When it comes to popular destinations for food lovers, Bath County is a surprising choice.
The rural county in the mountains of Virginia, west of the Shenandoah Valley, is known for unspoiled scenery and natural mineral springs.
As more people discover the caliber of the restaurants and the burgeoning craft beverage scene, it is becoming one of Virginia’s hottest destinations for foodies.
Here are three reasons why Bath County is becoming such a hotspot for dining.
1. Local agriculture and the farm-to-table scene.
Although there is a long heritage of agriculture in Bath County, there has been a resurgence in organic family farming recently. Farms in Bath and neighboring counties grow vegetables and fruits and raise livestock for meats, sausages and more, apparently much to the delight of local chefs and innkeepers.
Local chefs love having high-quality fresh products to work with. It offers an opportunity to develop creative additions to their menus. The result is delicious and healthy food and a genuine farm-to-table experience for customers.
“It’s beautiful area up here in the mountains. We are lucky -- we get stuff locally and we are able to have stuff flown in, too, so we get the best of both worlds,” said Chef Kyle Krieger, owner of Les Cochons D’Or. ”(That includes) fresh fish from Baja, California, to trout from up the road (to) truffles from Italy. We just really look for the best and freshest foods we can find.”
2. Creative chefs and unforgettable meals.
Locally owned restaurants with talented chefs are abundant in Bath County. In large cities, many of these establishments might even stand out as “special-occasion” restaurants.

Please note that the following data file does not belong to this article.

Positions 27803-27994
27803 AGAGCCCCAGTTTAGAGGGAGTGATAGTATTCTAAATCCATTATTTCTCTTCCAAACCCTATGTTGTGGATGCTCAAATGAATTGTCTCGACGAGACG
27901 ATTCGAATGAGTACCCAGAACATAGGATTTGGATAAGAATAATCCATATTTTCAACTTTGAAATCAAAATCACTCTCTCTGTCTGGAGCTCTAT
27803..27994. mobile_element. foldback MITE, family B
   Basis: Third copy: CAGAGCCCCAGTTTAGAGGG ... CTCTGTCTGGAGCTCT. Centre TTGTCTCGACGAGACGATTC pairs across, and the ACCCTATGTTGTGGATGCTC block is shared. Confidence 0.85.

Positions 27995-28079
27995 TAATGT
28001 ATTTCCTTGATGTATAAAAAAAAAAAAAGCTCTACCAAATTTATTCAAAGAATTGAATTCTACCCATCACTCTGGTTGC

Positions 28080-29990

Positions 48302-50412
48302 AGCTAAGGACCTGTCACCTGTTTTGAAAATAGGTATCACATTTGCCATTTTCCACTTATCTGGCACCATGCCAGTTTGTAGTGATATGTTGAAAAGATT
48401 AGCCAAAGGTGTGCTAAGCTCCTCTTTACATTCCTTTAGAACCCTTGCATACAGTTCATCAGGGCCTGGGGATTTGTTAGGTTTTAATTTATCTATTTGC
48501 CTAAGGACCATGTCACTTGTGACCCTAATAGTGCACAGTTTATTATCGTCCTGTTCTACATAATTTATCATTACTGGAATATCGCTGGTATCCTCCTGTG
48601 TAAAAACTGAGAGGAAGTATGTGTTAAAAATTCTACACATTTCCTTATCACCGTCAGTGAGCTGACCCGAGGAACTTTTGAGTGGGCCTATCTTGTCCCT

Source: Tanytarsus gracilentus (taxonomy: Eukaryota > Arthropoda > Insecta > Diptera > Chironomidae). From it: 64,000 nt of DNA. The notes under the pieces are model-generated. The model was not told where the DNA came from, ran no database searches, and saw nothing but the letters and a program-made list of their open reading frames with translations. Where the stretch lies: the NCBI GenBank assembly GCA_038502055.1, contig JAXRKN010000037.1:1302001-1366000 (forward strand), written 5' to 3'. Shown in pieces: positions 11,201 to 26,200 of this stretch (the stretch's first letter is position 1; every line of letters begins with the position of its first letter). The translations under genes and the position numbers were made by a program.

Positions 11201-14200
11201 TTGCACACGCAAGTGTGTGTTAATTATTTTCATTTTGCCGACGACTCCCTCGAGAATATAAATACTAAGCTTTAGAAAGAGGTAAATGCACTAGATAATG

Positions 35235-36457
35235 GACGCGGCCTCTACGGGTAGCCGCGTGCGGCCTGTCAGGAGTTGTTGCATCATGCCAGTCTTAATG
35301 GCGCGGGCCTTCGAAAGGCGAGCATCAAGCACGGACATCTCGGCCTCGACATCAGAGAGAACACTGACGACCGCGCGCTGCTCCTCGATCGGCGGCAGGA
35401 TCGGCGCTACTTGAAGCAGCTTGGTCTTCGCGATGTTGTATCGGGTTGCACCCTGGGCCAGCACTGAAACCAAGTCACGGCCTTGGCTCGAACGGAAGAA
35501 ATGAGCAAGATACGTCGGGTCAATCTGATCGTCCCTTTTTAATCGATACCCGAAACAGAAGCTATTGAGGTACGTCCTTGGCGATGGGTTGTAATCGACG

At many restaurants in Bath County, visitors have been known to discover a new favorite chef, then return regularly to try new dishes.
The dining options within Bath County include The Omni Homestead Resort, the Waterwheel Restaurant at the Inn at Gristmill Square, Tavern at the Inn at Warm Springs, Sneads 1912, Fort Lewis Lodge and Farm and Les Cochons D’Or.
Ginger Avis, guest host for “Daytime Blue Ridge,” described Les Cochons D’Or as having a quaint atmosphere.
“It’s cozy, as far as its setup, with the open kitchen,” she said.
Food lovers who enjoy variety might be pleased to learn that the food scene in Bath County is well-rounded. In addition to the acclaimed fine dining restaurants, visitors will find country cooking, wood-fired pizzas, sandwiches, salads and much more.
3. Craft beverages and unique events.
When it’s not meal time, visitors can enjoy tours and tastings at a local winery and cidery, or a cold beer at a local craft brewery.
“The first thing that brought us here was the Bath County people,” said Bob Donze, owner of Rock Roadhouse. “It’s a great place to build a winery because it goes with our style of wine making.”
Donze said Cole Mountain, where the grapes are grown, provides a perfect setting for the European-style grapes because during the spring, the vines are positioned on a 15% slope, with more than a 500-foot elevation drop, allowing cold snaps to slough off and maintain the integrity of the grape buds.
A collection of local farms team up each summer and fall to present a unique series called Foodlore Fridays. Every Friday, on the grounds of Oakley Farm in Warm Springs, residents and visitors gather for a pop-up market, wine or cider tasting, and delicious food from a visiting chef. Only in its second year, Foodlore Fridays is growing in popularity as a celebration of food, farmers and community.
For more information or to plan a trip, visit discoverbath.com.